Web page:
Fig. 2 presents the micrograph of ST + 2ECAE sample. The microstructure is composed of elongated grains (Fig. 2a), presenting deformation heterogeneities and mechanical twins (Fig. 2b). TEM observations also showed dislocations (Fig. 2c) and mechanical micro twins (Fig. 2d), generated by ECAE processing. According to21,22, mechanical twins are formed as an alternative deformation mechanism in alloys with low stacking fault energy, where the low mobility of Shockley partial dislocations prevents mechanisms such as dislocation cross-slip and climbing. As shown in Fig. 2d, the mechanical twins are usually formed in different {111} austenitic planes, intercepting one another, owing to different orientations. This is a common feature of ECAE processed stainless steels by route Bc, since alternate shear planes are activated during the subsequent passes22,23. The intersection between mechanical twins promotes the formation of twin boundaries, which, like grain boundaries, increase the mechanical resistance21. These microstructural constituents (dislocations, mechanical twins) probably decrease the mobility of Shockley partial dislocations, preventing the martensitic transformation, since no martensitic peaks were detected in the XRD analysis, Fig. 2e.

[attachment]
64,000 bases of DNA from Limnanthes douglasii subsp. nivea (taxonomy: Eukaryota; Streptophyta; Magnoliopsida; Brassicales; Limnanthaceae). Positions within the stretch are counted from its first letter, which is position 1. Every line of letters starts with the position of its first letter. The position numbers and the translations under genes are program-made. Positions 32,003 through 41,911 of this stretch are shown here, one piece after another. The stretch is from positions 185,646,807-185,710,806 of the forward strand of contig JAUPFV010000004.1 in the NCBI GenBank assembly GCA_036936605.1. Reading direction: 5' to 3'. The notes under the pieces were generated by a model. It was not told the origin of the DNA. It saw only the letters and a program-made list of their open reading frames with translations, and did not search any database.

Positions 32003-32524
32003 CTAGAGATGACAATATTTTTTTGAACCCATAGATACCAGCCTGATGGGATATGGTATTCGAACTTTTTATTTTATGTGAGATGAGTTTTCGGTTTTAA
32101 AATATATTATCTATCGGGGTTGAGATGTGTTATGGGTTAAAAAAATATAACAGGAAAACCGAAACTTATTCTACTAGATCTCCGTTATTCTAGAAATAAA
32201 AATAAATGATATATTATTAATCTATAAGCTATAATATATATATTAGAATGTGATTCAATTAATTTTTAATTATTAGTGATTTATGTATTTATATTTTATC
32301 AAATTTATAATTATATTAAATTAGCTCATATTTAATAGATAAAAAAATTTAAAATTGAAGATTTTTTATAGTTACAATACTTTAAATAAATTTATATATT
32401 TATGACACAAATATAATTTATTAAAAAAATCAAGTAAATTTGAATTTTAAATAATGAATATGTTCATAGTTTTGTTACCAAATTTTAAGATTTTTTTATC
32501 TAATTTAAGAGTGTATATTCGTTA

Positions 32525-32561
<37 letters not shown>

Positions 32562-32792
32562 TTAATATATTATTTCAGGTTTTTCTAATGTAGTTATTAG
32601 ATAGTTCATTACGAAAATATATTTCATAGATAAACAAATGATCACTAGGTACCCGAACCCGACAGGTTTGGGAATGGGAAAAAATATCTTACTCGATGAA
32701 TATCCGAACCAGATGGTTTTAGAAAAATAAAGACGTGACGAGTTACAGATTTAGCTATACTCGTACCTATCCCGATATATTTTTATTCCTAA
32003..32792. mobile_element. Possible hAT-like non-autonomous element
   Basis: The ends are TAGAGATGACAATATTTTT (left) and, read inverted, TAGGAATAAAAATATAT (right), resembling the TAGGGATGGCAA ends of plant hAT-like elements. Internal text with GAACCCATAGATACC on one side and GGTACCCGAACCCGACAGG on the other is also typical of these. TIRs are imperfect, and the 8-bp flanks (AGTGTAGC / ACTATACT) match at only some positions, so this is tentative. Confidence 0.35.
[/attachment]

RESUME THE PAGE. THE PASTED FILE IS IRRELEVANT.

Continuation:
Figure 2 Micrographs of the ST + 2ECAE sample: (a) and (b) SEM-BSE; (c) and (d) TEM-BF, (e) X-Ray Diffraction Pattern.